Mike Ribeiro, Derek Roy join Predators

The Nashville Predators confirmed Tuesday that they signed forwards Mike Ribeiro and Derek Roy to one-year contracts worth $1.05 million and $1 million, respectively.

Free-agent forwards sign for $1.05 million and $1 million, respectively

Mike Ribeiro has 202 goals and 656 points in 865 games over 15 NHL seasons with Montreal, Dallas, Washington and Phoenix. (Christian Petersen/Getty Images)

Nashville desperately needs better offensive players for new head coach Peter Laviolette and the Predators believe they took a very small gamble with the chance for a big reward by signing veteran forwards Mike Ribeiro and Derek Roy to one-year contracts.

Predators general manager David Poile called signing Ribeiro a great opportunity to add a talented, experienced and creative centre Tuesday when he introduced the veteran at a media conference. Ribeiro's contract is worth $1.05 million US after being bought out of the final three years of a $22-million contract by the Coyotes recently.

"He knows he's living day to day," Poile said of Ribeiro. "He's on a one-year contract."

Ribeiro has 202 goals and 454 assists in 865 career regular-season games but had only 16 goals and 31 assists in 80 games for the Coyotes last season after his new deal. Arizona GM Don Maloney said Ribeiro had "real behavioural issues" they could not tolerate and that kept Ribeiro available until he and his agent called Poile last week. Ribeiro and his wife even paid for their own airfare, flying to Nashville to spend the past four days in town.

The 34-year-old centre said Tuesday that he was separated from his wife during the season and rarely saw his children. Once the season ended, he said he went to work on his personal life and now has his head clear. He and his wife are looking at buying a house in Nashville.

'I am a good person'

"I'm really glad I have a chance to come here and to prove to everyone that I can still play and that I am a good person and that I'm committed to my family, but to the team, too, and to do well," Ribeiro said. "And I'm glad that I have a chance to do that."

Poile said the Predators did their "due diligence" by talking to former teammates, coaches, managers and others. The general manager also talked to Ribeiro's wife during their visit to Nashville. That made the Predators comfortable with signing Ribeiro.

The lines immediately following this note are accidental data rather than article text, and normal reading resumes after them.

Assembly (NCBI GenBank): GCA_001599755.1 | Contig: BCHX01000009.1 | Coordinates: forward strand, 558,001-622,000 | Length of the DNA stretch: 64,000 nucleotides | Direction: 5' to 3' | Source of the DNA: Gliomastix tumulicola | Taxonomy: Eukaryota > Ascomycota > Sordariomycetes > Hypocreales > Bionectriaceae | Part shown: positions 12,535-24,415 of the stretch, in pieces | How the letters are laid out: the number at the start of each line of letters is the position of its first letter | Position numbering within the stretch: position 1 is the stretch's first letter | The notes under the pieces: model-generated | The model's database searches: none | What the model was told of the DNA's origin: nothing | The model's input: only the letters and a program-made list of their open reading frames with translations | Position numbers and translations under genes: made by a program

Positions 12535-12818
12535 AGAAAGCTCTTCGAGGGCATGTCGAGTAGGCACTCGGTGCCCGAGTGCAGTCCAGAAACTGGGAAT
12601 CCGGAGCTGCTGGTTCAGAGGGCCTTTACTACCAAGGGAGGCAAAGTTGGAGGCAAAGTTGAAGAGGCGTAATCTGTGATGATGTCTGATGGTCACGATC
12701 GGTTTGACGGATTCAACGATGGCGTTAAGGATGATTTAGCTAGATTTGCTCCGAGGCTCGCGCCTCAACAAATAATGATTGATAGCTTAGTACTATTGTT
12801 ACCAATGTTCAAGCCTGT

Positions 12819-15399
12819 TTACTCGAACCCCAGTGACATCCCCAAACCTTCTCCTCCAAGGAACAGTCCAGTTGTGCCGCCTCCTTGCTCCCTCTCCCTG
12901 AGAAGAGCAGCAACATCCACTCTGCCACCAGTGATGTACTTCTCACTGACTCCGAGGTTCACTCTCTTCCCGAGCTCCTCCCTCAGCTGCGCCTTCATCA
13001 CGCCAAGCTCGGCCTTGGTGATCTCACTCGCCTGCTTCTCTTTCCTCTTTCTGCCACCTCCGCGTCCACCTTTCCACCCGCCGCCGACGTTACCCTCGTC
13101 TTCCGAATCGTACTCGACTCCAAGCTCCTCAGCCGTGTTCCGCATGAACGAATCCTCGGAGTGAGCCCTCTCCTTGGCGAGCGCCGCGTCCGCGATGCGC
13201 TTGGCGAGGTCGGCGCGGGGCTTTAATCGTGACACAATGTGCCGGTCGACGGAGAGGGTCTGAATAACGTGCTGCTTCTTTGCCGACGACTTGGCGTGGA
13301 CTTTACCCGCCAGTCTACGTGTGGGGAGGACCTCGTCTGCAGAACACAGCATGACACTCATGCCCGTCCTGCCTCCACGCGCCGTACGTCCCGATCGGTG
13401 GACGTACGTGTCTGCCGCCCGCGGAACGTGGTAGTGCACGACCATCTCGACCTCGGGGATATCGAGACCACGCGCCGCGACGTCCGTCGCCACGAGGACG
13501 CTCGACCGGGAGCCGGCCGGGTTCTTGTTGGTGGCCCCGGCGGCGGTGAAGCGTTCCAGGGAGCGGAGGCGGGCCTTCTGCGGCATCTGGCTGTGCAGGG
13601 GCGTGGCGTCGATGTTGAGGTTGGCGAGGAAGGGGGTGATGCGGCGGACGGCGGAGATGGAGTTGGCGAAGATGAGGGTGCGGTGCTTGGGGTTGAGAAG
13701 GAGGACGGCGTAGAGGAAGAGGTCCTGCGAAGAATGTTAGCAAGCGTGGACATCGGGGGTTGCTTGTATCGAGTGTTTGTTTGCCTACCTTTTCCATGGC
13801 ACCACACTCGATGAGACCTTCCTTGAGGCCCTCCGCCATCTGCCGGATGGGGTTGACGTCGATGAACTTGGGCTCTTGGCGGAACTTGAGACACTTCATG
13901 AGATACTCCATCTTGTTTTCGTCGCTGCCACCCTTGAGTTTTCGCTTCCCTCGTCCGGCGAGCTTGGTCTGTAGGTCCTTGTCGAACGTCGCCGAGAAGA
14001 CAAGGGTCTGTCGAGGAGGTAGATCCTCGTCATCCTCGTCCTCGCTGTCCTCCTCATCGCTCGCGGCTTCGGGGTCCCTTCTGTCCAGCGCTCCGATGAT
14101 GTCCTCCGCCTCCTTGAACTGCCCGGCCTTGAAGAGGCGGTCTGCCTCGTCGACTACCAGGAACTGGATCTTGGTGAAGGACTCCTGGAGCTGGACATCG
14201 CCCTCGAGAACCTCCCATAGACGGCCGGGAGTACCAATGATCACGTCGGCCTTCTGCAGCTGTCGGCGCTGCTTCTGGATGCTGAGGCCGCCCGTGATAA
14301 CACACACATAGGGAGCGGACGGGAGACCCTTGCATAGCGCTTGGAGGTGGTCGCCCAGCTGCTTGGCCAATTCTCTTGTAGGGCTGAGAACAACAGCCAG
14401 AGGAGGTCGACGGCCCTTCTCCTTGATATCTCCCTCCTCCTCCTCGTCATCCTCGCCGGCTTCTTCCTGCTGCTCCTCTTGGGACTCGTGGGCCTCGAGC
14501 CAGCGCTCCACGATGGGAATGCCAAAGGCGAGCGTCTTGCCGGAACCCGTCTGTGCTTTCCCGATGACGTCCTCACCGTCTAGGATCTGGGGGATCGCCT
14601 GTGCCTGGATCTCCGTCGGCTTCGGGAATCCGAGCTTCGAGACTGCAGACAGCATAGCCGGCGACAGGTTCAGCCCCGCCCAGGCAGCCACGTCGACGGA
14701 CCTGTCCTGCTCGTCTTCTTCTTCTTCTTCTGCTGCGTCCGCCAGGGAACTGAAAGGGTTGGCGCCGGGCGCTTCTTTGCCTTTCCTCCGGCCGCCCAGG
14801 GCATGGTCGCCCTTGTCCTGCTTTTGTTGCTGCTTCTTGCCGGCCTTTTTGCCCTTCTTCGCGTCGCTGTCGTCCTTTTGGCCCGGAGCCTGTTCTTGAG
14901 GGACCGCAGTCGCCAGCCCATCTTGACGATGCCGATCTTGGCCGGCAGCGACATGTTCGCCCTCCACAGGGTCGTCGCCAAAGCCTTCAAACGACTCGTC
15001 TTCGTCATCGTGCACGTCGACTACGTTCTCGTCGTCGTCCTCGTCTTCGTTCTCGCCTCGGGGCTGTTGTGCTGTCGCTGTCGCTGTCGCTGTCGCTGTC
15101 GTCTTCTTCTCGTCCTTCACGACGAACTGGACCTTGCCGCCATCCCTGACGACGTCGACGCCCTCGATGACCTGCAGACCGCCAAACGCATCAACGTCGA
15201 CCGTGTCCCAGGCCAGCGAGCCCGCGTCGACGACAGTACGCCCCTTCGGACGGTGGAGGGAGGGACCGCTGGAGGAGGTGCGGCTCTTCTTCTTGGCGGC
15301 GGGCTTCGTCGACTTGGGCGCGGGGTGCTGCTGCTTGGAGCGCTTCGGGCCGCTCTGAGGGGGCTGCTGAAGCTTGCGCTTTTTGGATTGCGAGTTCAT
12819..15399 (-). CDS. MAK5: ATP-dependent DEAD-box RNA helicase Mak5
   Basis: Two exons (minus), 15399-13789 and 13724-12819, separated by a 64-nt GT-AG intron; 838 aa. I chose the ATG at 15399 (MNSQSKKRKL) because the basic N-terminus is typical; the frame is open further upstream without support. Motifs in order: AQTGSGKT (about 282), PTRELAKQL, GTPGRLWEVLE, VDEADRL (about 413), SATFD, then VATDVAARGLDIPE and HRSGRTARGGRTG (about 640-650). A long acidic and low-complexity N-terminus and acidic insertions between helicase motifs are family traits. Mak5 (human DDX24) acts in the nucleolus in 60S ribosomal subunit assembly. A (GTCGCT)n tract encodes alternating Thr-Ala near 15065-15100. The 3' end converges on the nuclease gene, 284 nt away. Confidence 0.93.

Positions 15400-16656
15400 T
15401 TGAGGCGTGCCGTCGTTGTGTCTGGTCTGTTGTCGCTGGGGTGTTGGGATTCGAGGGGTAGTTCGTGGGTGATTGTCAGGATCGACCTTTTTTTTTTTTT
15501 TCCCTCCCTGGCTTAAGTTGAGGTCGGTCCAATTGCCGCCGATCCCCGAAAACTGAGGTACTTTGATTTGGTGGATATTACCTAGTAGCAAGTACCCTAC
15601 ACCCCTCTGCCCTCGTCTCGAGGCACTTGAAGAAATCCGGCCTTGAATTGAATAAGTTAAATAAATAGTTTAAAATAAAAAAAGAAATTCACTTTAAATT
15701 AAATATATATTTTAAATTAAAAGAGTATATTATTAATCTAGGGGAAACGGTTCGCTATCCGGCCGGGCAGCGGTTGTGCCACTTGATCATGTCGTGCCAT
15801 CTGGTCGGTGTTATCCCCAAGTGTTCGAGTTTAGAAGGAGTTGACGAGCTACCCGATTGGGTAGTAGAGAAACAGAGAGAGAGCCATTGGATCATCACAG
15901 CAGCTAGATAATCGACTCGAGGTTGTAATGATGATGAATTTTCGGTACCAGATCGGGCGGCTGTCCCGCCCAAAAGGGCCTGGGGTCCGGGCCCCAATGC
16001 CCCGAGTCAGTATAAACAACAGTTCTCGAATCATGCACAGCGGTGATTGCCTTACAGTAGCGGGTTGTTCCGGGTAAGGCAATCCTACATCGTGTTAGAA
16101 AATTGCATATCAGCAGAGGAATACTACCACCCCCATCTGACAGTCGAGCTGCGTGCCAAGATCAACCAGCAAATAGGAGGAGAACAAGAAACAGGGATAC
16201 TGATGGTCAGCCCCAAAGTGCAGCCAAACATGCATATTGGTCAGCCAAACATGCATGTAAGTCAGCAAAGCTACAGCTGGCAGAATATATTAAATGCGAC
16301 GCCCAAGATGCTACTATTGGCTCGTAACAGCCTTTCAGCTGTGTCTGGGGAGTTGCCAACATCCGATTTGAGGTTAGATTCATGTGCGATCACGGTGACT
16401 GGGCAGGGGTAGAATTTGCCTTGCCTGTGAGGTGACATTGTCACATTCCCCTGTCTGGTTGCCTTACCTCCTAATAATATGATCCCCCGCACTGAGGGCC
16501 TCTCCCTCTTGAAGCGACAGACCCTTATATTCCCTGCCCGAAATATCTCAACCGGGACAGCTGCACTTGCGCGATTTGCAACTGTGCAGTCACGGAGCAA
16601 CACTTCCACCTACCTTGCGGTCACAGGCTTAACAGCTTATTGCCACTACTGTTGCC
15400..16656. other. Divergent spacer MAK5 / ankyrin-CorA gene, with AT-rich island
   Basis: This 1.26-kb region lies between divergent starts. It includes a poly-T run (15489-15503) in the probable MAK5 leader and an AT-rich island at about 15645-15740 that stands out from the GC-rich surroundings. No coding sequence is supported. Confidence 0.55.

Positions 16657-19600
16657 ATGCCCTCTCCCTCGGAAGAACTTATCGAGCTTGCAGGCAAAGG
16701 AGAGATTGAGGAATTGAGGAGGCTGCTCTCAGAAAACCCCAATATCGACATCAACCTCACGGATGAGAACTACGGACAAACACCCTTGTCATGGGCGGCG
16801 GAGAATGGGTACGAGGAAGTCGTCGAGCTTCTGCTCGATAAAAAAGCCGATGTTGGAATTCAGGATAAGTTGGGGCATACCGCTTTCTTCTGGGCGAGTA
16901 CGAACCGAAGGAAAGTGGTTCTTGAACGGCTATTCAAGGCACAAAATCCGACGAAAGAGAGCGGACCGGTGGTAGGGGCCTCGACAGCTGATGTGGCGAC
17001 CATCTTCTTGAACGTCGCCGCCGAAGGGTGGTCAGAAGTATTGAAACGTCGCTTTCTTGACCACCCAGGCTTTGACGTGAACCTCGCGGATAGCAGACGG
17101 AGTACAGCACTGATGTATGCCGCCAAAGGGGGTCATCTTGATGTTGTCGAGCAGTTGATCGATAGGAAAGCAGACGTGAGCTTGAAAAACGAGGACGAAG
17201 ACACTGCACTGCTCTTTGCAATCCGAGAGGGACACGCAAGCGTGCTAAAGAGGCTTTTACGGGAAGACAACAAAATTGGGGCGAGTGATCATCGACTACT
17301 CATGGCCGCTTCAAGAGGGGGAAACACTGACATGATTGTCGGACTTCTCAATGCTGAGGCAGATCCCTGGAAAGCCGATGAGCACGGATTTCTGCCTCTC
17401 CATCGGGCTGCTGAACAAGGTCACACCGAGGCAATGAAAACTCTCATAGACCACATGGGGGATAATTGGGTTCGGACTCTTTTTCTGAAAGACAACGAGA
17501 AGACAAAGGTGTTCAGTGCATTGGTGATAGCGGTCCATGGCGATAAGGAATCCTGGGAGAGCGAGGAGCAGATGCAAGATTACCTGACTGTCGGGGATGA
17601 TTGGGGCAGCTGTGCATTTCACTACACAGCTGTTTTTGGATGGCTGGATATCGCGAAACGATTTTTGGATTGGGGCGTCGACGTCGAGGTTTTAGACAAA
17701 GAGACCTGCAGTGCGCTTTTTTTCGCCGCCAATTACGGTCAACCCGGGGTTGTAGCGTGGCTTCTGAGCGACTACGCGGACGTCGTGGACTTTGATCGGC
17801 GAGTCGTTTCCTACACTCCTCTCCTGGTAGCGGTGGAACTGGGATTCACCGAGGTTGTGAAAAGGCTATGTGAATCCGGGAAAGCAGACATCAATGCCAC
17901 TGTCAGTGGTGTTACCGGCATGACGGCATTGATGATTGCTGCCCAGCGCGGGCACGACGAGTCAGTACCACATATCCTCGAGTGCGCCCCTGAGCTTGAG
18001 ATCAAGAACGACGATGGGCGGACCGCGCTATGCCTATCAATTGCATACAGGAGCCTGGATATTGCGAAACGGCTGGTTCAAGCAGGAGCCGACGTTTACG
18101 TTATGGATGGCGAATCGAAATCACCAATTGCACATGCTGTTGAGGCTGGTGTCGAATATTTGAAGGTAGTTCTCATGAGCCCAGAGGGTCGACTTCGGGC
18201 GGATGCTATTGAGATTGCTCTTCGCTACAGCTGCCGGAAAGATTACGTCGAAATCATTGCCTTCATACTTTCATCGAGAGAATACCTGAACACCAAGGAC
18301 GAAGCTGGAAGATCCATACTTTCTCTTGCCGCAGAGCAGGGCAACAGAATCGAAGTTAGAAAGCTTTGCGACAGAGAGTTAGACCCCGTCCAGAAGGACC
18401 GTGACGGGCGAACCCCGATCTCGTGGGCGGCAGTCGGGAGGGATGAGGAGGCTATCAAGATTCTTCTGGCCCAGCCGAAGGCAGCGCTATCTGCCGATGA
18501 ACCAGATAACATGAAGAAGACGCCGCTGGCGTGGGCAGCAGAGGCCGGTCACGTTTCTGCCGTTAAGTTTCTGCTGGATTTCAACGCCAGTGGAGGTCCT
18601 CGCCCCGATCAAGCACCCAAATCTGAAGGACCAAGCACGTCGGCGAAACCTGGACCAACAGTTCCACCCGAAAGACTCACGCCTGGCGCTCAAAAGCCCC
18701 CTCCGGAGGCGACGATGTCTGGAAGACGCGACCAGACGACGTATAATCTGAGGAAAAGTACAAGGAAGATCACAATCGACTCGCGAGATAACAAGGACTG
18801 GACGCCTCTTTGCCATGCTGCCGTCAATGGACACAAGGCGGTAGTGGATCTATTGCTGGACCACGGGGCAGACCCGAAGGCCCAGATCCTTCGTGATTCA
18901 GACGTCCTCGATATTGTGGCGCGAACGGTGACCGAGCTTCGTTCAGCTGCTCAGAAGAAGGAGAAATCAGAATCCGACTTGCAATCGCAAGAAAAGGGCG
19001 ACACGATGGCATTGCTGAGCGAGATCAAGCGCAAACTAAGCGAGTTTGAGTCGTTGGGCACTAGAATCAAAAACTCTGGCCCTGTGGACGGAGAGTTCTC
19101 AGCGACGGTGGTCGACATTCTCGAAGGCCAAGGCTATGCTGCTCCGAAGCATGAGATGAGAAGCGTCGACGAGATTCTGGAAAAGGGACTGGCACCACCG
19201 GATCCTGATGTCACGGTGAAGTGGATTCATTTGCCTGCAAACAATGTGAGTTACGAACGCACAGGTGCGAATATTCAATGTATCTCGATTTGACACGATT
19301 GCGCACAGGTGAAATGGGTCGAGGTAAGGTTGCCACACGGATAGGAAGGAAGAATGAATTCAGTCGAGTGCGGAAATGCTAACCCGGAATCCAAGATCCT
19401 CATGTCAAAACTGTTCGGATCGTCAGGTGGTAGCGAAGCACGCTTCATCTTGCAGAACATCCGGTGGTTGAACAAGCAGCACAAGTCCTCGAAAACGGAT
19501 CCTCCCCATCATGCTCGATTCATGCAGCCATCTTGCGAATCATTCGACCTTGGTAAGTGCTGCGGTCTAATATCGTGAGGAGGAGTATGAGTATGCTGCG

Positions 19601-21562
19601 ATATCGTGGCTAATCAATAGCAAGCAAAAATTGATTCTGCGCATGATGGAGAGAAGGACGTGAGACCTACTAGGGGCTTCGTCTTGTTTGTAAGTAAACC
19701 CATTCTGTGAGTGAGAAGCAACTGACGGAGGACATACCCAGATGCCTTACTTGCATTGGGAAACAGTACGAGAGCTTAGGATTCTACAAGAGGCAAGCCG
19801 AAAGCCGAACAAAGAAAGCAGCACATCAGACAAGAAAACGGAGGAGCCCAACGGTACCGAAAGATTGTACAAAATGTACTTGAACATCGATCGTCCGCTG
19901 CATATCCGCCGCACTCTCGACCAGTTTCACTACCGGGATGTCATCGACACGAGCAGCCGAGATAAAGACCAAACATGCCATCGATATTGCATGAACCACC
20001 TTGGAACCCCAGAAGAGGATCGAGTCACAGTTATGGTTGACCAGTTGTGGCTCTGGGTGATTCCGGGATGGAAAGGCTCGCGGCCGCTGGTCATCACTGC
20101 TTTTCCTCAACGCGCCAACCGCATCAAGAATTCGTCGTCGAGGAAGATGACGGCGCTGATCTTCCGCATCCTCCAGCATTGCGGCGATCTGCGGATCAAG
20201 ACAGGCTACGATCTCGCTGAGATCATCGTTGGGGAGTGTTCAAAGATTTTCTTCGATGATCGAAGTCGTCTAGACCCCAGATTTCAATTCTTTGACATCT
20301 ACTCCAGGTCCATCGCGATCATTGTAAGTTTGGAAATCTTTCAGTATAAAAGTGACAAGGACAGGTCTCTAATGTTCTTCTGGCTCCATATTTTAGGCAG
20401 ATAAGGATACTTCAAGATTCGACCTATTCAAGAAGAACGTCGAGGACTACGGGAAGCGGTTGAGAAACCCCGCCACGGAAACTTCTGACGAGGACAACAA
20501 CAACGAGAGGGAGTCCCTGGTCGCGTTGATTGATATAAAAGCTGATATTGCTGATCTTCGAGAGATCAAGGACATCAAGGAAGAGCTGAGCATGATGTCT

Roy's deal is worth $1 million. He had nine goals and 28 assists in 75 games for the St. Louis Blues last season. He has 177 goals and 315 assists in 666 career regular-season games, but he said in a conference call Tuesday afternoon that he has spent this summer working in Toronto after dealing with knee and shoulder injuries.

He hopes to regain the form that saw him score more than 63 points in four straight seasons in Buffalo.

"It's been a tough few years bouncing around, and hopefully this is going to be good for me and I know that," said Roy, who has been with Dallas, Vancouver and St. Louis over the past two seasons.

'Significant additions'

It's been a busy off-season for Nashville after missing the playoffs for a second straight year. The Predators not only replaced Barry Trotz with Laviolette, they also swapped a couple players to Pittsburgh for James Neal and signed Olli Jokinen. Roy will help replace centre Mike Fisher, who is out up to six months after rupturing his Achilles tendon this summer.

Poile said the Predators could have up to six new forwards once the season starts, which should help a team led in scoring by defenceman and captain Shea Weber last season.

"These are significant additions to change the way our team has played," Poile said.

In other Predators news, the team has signed two picks from June's draft to three-year, entry-level contracts.

Kevin Fiala, 17, of Sweden was the 11th selection overall and a finalist for the Swedish Hockey League's rookie of the year award.

Viktor Arvidsson, their fourth-round selection, ranked ninth with 40 points in the Swedish Hockey League in the 2013-14 season.


To encourage thoughtful and respectful conversations, first and last names will appear with each submission to CBC/Radio-Canada's online communities (except in children and youth-oriented communities). Pseudonyms will no longer be permitted.

By submitting a comment, you accept that CBC has the right to reproduce and publish that comment in whole or in part, in any manner CBC chooses. Please note that CBC does not endorse the opinions expressed in comments. Comments on this story are moderated according to our Submission Guidelines. Comments are welcome while open. We reserve the right to close comments at any time.